On Friday I had the opportunity to take a road trip with some of my students. We travelled from Ashland to Cincinnati to view the Pompeii exhibit at a Cincinnati museum. The trip was 3 hours down and, because of traffic, about 4 hours back. So there was plenty of time for conversation.
While a variety of topics were discussed, the topic of homosexuality dominated most of the time. The students sitting behind me in the van were discussing their scriptural understanding, the president’s recent announcement, and how they do or would interact with homosexual Christians. There were a number of anecdotal stories along the way.
I drove and listened. I didn’t engage since the voice of a professor tends to be a student led conversation killer. And I must say that I was very pleased and proud to listen the way they talked. There was no hint of hate or homophobia. No indication that they were looking to ostracize gay Christians. There wasn’t even a suggestion that being gay made it impossible to be a Christian. Rather, they were attempting to have a serious, theologically informed conversation on the topic. And while I don’t think they reached any definitive conclusions and they certainly didn’t all agree, I was pleased to hear them engaging the topic.
As I reflect on the trip l am both heartened and disappointed. I am heartened because a group of students preparing for the ministry (ages 20s to 50s) were seriously engaging the topic of homosexuality and were seeking answers in a way that rejects much of the way the topic was handled in the past and even today. But I am also disheartened because, at least from my own experience, many in the church and in seminaries are not talking about homosexuality and if they are it is quite often talk that is rooted in fear and misunderstanding. It is still very much an “us versus them.”
I wish that churches and seminaries would engage in a serious conversation about sexuality. I am not suggesting that everyone would end up on the same page. But I wish that an honest conversation was being had rather than dividing us into those who are for and those who are against. I wish that Christians would look harder at what the Bible does and doesn’t say about sexuality and ask to what degree some of those ideas are cultural and time bound and others more lasting. I wish pastors were doing a better job of educating their people and engaging them in intelligent conversation that encourages them to love everyone, even those they don’t agree with our understand. I wish the church would not react out of homophobia.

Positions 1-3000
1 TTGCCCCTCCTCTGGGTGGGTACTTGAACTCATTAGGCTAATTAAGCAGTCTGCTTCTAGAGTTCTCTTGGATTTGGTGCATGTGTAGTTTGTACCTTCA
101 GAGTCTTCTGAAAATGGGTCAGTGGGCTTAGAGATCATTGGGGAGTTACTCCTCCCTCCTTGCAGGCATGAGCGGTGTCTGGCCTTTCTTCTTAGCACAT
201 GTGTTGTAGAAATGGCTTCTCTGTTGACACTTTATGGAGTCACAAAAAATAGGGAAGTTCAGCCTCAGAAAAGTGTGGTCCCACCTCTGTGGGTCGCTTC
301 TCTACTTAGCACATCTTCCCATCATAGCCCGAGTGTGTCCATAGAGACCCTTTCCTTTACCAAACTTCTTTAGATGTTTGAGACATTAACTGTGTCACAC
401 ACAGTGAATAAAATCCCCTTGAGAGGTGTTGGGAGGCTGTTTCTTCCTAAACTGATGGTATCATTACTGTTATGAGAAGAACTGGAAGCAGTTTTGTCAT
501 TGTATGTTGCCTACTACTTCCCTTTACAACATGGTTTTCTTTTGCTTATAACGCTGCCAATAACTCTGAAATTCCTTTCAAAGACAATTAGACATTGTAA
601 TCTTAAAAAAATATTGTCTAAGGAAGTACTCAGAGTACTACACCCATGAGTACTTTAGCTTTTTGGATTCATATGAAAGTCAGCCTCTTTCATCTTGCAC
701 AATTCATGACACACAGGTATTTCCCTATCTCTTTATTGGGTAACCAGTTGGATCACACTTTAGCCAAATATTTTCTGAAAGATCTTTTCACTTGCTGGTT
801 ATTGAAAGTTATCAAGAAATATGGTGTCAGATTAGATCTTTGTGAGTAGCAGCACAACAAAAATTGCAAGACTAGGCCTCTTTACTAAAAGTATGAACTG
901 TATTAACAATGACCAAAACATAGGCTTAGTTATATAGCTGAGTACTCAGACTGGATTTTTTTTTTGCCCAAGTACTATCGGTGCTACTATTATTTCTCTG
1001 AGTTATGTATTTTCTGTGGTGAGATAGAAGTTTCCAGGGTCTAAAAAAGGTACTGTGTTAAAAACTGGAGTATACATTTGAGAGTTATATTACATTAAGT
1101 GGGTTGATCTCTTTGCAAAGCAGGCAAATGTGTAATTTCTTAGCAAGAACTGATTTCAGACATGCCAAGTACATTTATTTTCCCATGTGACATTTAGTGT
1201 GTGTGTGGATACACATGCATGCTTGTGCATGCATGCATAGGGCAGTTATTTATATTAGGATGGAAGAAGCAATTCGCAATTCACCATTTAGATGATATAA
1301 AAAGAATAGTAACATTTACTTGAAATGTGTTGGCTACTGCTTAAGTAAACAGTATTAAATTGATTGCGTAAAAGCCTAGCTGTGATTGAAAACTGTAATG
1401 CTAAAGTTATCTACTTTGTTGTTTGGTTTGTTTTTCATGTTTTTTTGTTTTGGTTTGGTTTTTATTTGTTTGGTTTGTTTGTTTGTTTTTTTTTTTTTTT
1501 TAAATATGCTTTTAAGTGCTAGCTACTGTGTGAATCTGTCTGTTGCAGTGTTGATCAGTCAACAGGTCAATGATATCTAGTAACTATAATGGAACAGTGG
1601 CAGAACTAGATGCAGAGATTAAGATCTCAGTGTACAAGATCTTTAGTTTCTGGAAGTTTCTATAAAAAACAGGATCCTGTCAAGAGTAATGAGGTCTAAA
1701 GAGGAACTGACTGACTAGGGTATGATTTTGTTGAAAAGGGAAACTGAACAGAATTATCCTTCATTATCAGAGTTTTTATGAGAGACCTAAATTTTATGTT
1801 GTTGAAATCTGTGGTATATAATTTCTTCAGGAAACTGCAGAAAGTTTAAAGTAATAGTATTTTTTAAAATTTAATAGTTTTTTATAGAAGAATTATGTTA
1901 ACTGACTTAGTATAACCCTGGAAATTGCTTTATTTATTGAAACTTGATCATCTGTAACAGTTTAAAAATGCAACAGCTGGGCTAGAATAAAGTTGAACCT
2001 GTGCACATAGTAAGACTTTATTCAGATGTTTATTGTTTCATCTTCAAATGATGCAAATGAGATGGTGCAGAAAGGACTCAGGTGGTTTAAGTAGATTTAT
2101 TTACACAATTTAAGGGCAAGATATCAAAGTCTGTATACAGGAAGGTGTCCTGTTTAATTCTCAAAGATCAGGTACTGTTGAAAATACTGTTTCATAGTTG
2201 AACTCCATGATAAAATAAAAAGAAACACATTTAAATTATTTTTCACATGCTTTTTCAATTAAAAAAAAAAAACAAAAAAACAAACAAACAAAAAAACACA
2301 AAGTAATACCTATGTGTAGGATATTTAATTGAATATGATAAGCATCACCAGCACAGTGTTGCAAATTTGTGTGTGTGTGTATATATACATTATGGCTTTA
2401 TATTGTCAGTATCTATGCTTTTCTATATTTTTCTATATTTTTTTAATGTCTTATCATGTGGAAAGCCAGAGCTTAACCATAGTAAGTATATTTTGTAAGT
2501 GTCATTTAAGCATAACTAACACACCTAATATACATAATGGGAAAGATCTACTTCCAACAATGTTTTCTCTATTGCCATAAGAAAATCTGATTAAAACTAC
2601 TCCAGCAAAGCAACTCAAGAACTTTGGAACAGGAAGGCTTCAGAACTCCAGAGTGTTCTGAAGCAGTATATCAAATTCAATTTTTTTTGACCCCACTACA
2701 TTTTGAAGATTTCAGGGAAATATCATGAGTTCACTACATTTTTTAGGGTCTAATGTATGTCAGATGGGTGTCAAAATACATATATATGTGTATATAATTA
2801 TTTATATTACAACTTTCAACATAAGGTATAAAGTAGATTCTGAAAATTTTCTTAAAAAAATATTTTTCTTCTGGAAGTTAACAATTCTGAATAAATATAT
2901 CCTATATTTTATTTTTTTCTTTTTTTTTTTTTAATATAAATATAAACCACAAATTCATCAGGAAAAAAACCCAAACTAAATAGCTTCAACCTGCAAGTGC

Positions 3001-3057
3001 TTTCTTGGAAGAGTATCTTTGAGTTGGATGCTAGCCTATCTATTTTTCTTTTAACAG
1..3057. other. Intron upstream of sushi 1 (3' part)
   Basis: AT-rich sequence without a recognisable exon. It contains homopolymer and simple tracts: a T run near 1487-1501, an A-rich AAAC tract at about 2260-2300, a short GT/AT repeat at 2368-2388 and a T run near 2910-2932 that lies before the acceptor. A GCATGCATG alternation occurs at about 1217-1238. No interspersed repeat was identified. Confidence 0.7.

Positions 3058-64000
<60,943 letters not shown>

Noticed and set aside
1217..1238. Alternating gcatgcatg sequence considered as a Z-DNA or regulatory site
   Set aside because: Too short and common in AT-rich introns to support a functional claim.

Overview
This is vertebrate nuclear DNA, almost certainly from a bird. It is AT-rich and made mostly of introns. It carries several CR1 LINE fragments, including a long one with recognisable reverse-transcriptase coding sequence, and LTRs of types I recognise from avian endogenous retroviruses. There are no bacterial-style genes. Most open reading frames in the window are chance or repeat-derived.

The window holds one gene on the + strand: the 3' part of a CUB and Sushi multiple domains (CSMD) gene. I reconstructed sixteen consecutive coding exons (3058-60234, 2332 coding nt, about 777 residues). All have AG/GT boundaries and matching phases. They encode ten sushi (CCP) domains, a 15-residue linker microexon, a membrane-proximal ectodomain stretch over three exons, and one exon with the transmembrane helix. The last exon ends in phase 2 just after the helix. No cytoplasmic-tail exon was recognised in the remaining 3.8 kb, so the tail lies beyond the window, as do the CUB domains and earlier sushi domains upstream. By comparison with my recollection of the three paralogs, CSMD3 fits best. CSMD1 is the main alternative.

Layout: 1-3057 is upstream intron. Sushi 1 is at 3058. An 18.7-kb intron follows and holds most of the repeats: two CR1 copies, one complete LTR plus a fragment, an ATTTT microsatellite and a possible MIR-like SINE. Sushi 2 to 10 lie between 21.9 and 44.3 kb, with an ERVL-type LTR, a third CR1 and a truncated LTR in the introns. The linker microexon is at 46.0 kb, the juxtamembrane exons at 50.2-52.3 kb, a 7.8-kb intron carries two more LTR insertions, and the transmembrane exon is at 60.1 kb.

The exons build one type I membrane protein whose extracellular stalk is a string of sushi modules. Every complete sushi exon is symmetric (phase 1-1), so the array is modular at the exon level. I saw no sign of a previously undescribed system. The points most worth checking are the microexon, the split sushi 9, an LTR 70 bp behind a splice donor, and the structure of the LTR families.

I am reminded of what it was like growing up in the church when divorce was still taboo. Preachers often railed against it in sermons. We were taught that it was wrong, period, nothing more. But we never were asked to look at all that the Bible has to say nor did we ask how we should understand it in our modern culture. Those who did get divorced often found themselves shunned with little support and it was not unusual for a divorced person to leave a church for another or none at all. We never really talked about it. All we did was say it was wrong and whispered about it when it happened. And the result? According to most polls divorce rates are just as high in the church if not higher than those outside the church. Couples are getting divorced regularly and while the church may provide support groups and are more accepting of the divorced person, the divorce is always the theological elephant in the room because most Christian people are not prepared to think about it theologically. They can react emotionally, even politically, but they don’t know how to process it theologically.
I suspect that we are heading in the same direction with homosexuality. Many are using it as political wedge and are not even considering that gay Christians are human beings loved by God. Some even think God hates gays. I so wish that our churches and seminaries would have an honest conversation on the topic. Again I don’t presume that everyone will agree. But I would like to see us be able to talk in a way that fosters love all around instead of hatred and fear. I wish we would learn to talk.
In the mean time I am proud of my students for honestly wrestling with this topic and not being afraid to ask the hard questions. I don’t know where they will land on the spectrum, but I am glad to see that they are talking and thinking together. May they inspire a new generation of leaders.
*Note: The reflections above are mine and based on my experiences. I realize that not every ones will be the same. Also, please note that I am not taking sides in this post. I am merely asking for a conversation. I realize that some churches and seminaries are having the conversation, but many are not. They are only reacting.